Renal Cell Carcinoma (Part I)

I have been wanting to post about my cousin, Matt, for some time.  It is such a long story and I didn’t know where to begin. First things first: This is a story about my cousin Matt.  His two brothers are Dillon and Marshall-too cute huh?  They are the Gunsmoke Gang!This story will be told in parts since it covers a five year span.

Matt loves to play soccer.  He and his younger brother, Dillon, have played all of their lives.  When Matt was 14 years old (five years ago) he was playing indoor soccer.  He got slammed into a wall during the game.  He went to the restroom and was throwing up.  Some parents that were at the game that are also EMT’s told my aunt (Matt’s mother) she should take him to the hospital-something was wrong.  They live in Signal Mountain, TN which is near Chattanooga, TN.  They went to Erlanger in Chattanooga.

It was discovered that Matt had a tumor on his kidney.  The doctors removed one of Matt’s kidneys.  We-the family-thought this accident was a blessing in disguise: found out there was a tumor on his kidney and removed the kidney.  Of course the tumor ruptured-but the family never thought about that part at the time. His diagnosis was renal cell carcinoma~kidney cancer. This cancer is mostly common in males over age 40.  What is going on here? A 14 year old child?  So confusing!

I immediately began researching renal cell carcinoma, and at the time didn’t realize how serious this cancer was~since he had the kidney removed and for some reason I blocked out the part of the tumor bursting.  Anywho-Matt is a trooper and he is so strong!

To be continued…

Last Lecture

I was watching the news a few weeks ago on a Saturday morning and they had a clip (similar short news clip above-3 min 47 sec long) about a special on a college professor Randy Pausch, a Carnegie Mellon University computer-science professor, giving his “Last Lecture”.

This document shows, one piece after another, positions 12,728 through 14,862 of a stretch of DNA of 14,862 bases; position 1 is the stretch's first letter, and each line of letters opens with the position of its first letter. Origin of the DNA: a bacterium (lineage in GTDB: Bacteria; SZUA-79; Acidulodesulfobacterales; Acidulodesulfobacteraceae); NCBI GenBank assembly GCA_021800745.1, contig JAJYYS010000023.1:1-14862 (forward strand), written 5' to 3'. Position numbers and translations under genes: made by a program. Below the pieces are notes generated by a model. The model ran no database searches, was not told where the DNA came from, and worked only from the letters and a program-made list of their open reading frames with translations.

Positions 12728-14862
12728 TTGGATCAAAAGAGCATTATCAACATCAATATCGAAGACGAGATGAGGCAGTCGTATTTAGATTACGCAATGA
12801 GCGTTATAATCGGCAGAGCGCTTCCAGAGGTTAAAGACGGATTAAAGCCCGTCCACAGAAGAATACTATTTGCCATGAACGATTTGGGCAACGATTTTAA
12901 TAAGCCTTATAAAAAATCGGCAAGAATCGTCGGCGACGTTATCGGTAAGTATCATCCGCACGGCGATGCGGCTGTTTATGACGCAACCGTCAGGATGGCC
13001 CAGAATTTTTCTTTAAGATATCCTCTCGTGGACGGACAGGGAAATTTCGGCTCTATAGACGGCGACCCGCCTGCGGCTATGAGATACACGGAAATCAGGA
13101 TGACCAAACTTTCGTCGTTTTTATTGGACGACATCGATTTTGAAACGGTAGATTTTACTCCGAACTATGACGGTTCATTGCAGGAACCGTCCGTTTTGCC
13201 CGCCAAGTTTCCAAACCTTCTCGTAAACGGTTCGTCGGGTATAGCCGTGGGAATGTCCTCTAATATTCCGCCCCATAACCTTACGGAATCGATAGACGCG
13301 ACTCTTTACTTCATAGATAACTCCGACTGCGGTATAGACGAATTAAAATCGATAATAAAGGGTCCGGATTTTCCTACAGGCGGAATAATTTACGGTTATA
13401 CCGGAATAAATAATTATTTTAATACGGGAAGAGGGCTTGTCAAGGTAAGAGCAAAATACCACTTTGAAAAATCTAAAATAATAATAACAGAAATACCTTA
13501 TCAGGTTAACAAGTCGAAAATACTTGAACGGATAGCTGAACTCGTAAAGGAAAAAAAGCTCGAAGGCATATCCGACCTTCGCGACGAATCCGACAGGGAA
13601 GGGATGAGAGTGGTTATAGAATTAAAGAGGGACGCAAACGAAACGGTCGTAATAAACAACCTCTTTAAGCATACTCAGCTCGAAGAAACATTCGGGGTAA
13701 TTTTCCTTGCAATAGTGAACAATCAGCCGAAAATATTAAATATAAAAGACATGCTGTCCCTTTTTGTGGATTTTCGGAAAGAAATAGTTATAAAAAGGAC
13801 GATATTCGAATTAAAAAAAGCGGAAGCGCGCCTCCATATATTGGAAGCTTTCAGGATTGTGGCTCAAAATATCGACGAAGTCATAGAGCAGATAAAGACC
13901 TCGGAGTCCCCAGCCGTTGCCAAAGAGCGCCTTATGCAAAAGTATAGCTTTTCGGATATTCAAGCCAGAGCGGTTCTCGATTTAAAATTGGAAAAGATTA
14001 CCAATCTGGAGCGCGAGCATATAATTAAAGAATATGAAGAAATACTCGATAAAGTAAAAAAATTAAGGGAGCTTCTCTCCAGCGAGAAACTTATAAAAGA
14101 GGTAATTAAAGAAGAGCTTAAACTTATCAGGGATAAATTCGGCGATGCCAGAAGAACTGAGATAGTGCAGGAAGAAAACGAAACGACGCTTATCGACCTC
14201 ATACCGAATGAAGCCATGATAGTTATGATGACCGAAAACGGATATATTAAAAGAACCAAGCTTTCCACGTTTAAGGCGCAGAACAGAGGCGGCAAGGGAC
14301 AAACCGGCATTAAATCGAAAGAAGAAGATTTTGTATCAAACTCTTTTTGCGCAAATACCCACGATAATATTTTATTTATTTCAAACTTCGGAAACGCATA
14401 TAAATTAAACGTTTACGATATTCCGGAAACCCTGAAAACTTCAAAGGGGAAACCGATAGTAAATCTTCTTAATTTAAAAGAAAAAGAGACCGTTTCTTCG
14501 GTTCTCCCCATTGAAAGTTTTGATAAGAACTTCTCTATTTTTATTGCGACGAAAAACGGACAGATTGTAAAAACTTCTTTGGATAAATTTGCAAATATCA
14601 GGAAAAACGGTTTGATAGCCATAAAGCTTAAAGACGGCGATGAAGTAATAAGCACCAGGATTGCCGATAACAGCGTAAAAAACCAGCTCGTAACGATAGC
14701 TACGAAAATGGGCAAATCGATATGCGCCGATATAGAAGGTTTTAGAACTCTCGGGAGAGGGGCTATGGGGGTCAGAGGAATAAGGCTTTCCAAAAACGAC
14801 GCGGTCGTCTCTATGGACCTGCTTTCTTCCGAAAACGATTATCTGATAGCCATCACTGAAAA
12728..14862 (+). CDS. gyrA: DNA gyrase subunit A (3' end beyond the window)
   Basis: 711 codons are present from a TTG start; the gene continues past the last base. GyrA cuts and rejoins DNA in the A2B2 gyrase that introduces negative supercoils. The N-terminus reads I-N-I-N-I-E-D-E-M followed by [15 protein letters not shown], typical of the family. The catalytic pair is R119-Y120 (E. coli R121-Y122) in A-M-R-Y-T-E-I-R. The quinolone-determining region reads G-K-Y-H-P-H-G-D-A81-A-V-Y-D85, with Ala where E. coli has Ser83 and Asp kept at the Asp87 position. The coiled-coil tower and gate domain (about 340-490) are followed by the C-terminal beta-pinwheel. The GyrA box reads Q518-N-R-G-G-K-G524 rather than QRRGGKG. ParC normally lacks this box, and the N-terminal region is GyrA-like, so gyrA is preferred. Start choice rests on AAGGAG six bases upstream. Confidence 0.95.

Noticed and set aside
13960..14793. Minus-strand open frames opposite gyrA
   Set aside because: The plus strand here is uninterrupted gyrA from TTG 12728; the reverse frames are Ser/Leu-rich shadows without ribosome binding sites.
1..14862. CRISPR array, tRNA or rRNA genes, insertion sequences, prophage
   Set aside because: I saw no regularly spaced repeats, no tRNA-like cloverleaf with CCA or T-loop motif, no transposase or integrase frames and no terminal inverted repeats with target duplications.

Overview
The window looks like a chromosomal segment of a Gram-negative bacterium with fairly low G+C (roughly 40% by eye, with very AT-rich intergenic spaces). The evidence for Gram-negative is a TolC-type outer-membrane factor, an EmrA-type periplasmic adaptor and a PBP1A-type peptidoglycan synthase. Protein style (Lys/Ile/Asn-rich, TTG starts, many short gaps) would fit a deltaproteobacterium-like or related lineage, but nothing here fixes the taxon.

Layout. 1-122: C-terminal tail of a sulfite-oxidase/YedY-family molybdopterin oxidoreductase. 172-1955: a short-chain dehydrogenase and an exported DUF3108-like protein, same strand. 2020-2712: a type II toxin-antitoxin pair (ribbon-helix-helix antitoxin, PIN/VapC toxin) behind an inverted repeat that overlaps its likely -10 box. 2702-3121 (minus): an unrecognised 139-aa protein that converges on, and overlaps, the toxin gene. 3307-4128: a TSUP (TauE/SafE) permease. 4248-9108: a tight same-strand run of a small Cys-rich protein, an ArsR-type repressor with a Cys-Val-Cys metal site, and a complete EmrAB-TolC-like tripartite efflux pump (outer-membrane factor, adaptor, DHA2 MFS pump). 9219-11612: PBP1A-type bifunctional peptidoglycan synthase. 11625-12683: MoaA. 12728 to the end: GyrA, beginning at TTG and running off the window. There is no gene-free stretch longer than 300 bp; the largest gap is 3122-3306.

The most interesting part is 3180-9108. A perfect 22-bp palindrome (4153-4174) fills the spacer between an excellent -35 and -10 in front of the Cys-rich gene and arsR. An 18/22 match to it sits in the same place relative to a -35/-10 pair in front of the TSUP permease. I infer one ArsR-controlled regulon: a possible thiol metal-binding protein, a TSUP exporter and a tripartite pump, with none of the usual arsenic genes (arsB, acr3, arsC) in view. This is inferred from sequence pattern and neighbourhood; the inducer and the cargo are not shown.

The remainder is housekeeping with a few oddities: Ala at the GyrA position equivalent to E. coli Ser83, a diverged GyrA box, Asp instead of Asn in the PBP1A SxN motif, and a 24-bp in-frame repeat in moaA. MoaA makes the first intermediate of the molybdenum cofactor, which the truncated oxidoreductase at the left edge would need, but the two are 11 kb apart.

This is a common title for talks on college campuses today.  Schools have created “Last Lecture Series,” in which top professors are asked to think deeply about what matters to them and to give hypothetical final talks. For the audience, the question to be pondered is this: What wisdom would we impart to the world if we knew it was our last chance?

At Carnegie Mellon, however, Dr. Pausch’s speech was more than just an academic discussion. The 46-year-old father of three has pancreatic cancer and expects to live for just a few months. His lecture, using images on a giant screen, turned out to be a joyous and captivating journey through the lessons of his life.

“He began by showing his CT scans, revealing 10 tumors on his liver. But after that, he talked about living. If anyone expected him to be sad, he said, “I’m sorry to disappoint you.” He then dropped to the floor and did one-handed pushups.

Clicking through photos of himself as a boy, he talked about his childhood dreams: to win giant stuffed animals at carnivals, to walk in zero gravity, to design Disney rides, to write a World Book entry. By adulthood, he had achieved each goal. As proof, he had students carry out all the huge stuffed animals he’d won in his life, which he gave to audience members. After all, he doesn’t need them anymore.

He discussed his techie background. “I’ve experienced a deathbed conversion,” he said, smiling. “I just bought a Macintosh.” Randy displayed  his rejection letters and talked about setbacks in his career, repeating: “Brick walls are there for a reason. They let us prove how badly we want things.” He encouraged us to be patient with others. “Wait long enough, and people will surprise and impress you.” He shows pictures of his bedroom he had as a child.  He had drawn mathematical notations all over his walls. Then Randy says: “If your kids want to paint their bedrooms, as a favor to me, let ’em do it.”

While displaying photos of his bosses and students over the years, he said that helping others fulfill their dreams is even more fun than achieving your own. He talked of requiring his students to create videogames without sex and violence. “You’d be surprised how many 19-year-old boys run out of ideas when you take those possibilities away,” he said, but they all rose to the challenge.